The lines that the user needs to enter or customize will be in red in this tutorial! The rest should mostly be copy-and-pastable.
WordPress is a free and open source website and blogging tool that uses php and MySQL. It was created in 2003 and has since then expanded to manage 22% of all the new websites created and has over 20,000 plugins to customize its functionality.
The steps in this tutorial require the user to have root privileges. You can see how to set that up in the Initial Server Setup.
Before working with wordpress, you need to have LAMP installed on your virtual private server. If you don’t have the Linux, Apache, MySQL, PHP stack on your VPS, you can find the tutorial for setting it up in the Ubuntu LAMP tutorial.
Once you have the user and required software, you can start installing wordpress!
Step One—Download WordPress
We can download WordPress straight from their website:
This command will download the zipped wordpress package straight to your user’s home directory. You can unzip it the the next line:
tar -xzvf latest.tar.gz
Step Two—Create the WordPress Database and User
After we unzip the wordpress files, they will be in a directory called wordpress in the home directory.
Now we need to switch gears for a moment and create a new MySQL directory for wordpress.
Go ahead and log into the MySQL Shell:
mysql -u root -p
Login using your MySQL root password, and then we need to create a wordpress database, a user in that database, and give that user a new password. Keep in mind that all MySQL commands must end with semi-colon.
First, let’s make the database (I’m calling mine wordpress for simplicity’s sake; feel free to give it whatever name you choose):
CREATE DATABASE wordpress; Query OK, 1 row affected (0.00 sec)
Then we need to create the new user. You can replace the database, name, and password, with whatever you prefer:
CREATE USER wordpressuser@localhost; Query OK, 0 rows affected (0.00 sec)
Set the password for your new user:
SET PASSWORD FOR wordpressuser@localhost= PASSWORD("password"); Query OK, 0 rows affected (0.00 sec)
Finish up by granting all privileges to the new user. Without this command, the wordpress installer will not be able to start up:
GRANT ALL PRIVILEGES ON wordpress.* TO wordpressuser@localhost IDENTIFIED BY 'password'; Query OK, 0 rows affected (0.00 sec)
Then refresh MySQL:
FLUSH PRIVILEGES; Query OK, 0 rows affected (0.00 sec)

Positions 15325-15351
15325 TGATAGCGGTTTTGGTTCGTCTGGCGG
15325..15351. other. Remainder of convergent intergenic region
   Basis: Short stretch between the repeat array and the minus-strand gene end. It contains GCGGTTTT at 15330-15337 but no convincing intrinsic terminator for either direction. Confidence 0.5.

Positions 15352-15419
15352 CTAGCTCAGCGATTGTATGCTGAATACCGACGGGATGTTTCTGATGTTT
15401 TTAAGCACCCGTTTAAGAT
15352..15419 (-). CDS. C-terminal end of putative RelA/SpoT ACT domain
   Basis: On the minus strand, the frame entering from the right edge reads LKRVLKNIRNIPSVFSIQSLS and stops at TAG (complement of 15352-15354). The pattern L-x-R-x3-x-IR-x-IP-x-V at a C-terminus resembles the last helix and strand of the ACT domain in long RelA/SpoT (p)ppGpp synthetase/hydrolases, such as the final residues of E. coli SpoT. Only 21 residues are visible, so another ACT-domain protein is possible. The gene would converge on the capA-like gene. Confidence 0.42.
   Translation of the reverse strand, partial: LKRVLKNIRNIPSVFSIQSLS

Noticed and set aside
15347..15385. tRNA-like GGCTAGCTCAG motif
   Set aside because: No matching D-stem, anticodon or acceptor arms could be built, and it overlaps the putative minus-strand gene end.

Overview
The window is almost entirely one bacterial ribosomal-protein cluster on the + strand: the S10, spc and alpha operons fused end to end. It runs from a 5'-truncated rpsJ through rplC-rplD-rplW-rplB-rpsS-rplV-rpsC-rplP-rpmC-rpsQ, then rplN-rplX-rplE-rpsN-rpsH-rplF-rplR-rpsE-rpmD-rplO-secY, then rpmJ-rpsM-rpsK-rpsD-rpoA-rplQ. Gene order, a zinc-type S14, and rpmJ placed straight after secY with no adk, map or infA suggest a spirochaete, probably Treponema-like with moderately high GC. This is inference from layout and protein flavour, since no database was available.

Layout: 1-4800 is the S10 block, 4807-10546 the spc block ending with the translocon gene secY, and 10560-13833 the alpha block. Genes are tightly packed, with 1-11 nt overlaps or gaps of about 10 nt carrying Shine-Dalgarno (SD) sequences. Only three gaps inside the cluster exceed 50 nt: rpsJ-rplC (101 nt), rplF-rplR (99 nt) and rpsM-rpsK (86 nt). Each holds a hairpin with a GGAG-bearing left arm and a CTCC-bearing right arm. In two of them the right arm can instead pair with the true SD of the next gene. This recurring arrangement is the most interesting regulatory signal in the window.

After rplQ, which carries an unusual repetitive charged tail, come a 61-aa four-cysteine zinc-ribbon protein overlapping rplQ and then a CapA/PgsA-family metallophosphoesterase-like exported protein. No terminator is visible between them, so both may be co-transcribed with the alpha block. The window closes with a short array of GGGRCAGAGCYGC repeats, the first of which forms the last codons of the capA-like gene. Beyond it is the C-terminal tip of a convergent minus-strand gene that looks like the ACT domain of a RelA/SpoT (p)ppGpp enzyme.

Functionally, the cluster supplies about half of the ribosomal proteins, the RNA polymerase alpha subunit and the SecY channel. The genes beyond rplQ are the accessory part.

Exit out of the MySQL shell:
Step Three—Setup the WordPress Configuration
The first step to is to copy the sample wordpress configuration file, located in the wordpress directory, into a new file which we will edit, creating a new usable wordpress config:
cp ~/wordpress/wp-config-sample.php ~/wordpress/wp-config.php
Then open the wordpress config:
sudo nano ~/wordpress/wp-config.php
Find the section that contains the field below and substitute in the correct name for your database, username, and password:
// ** MySQL settings - You can get this info from your web host ** // /** The name of the database for WordPress */ define('DB_NAME', 'wordpress'); /** MySQL database username */ define('DB_USER', 'wordpressuser'); /** MySQL database password */ define('DB_PASSWORD', 'password');
Save and Exit.
Step Four—Copy the Files
We are almost done uploading WordPress to the virtual private server. The final move that remains is to transfer the unzipped WordPress files to the website’s root directory.
sudo rsync -avP ~/wordpress/ /var/www/
Finally we need to set the permissions on the installation. First, switch in to the web directory:
Give ownership of the directory to the apache user.
sudo chown username:www-data /var/www -R sudo chmod g+w /var/www -R
From here, WordPress has its own easy to follow installation form online.
However, the form does require a specific php module to run. If it is not yet installed on your server, download php-gd:
sudo apt-get install php5-gd
Step Five—RESULTS: Access the WordPress Installation
Once that is all done, the wordpress online installation page is up and waiting for you:
Access the page by adding /wp-admin/install.php to your site’s domain or IP address (eg. example.com/wp-admin/install.php) and fill out the short online form (it should look like this).